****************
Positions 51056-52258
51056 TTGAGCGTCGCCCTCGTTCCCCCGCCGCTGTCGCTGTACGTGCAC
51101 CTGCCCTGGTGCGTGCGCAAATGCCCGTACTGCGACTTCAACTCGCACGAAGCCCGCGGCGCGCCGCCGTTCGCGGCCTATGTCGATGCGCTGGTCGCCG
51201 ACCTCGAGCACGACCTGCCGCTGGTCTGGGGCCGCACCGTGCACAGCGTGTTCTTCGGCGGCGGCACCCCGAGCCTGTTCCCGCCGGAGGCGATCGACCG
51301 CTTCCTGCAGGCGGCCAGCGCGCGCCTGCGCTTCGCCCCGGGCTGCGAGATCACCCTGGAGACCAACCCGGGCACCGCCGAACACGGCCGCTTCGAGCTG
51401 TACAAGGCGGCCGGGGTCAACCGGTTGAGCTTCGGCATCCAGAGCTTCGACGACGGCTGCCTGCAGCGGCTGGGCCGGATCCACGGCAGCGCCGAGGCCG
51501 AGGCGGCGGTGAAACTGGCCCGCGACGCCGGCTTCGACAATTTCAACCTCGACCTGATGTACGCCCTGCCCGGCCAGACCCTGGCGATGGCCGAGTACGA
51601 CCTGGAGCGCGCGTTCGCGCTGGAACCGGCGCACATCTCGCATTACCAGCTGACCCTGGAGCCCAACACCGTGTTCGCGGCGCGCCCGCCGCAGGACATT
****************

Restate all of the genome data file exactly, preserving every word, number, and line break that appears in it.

Positions 51056-52258
51056 TTGAGCGTCGCCCTCGTTCCCCCGCCGCTGTCGCTGTACGTGCAC
51101 CTGCCCTGGTGCGTGCGCAAATGCCCGTACTGCGACTTCAACTCGCACGAAGCCCGCGGCGCGCCGCCGTTCGCGGCCTATGTCGATGCGCTGGTCGCCG
51201 ACCTCGAGCACGACCTGCCGCTGGTCTGGGGCCGCACCGTGCACAGCGTGTTCTTCGGCGGCGGCACCCCGAGCCTGTTCCCGCCGGAGGCGATCGACCG
51301 CTTCCTGCAGGCGGCCAGCGCGCGCCTGCGCTTCGCCCCGGGCTGCGAGATCACCCTGGAGACCAACCCGGGCACCGCCGAACACGGCCGCTTCGAGCTG
51401 TACAAGGCGGCCGGGGTCAACCGGTTGAGCTTCGGCATCCAGAGCTTCGACGACGGCTGCCTGCAGCGGCTGGGCCGGATCCACGGCAGCGCCGAGGCCG
51501 AGGCGGCGGTGAAACTGGCCCGCGACGCCGGCTTCGACAATTTCAACCTCGACCTGATGTACGCCCTGCCCGGCCAGACCCTGGCGATGGCCGAGTACGA
51601 CCTGGAGCGCGCGTTCGCGCTGGAACCGGCGCACATCTCGCATTACCAGCTGACCCTGGAGCCCAACACCGTGTTCGCGGCGCGCCCGCCGCAGGACATT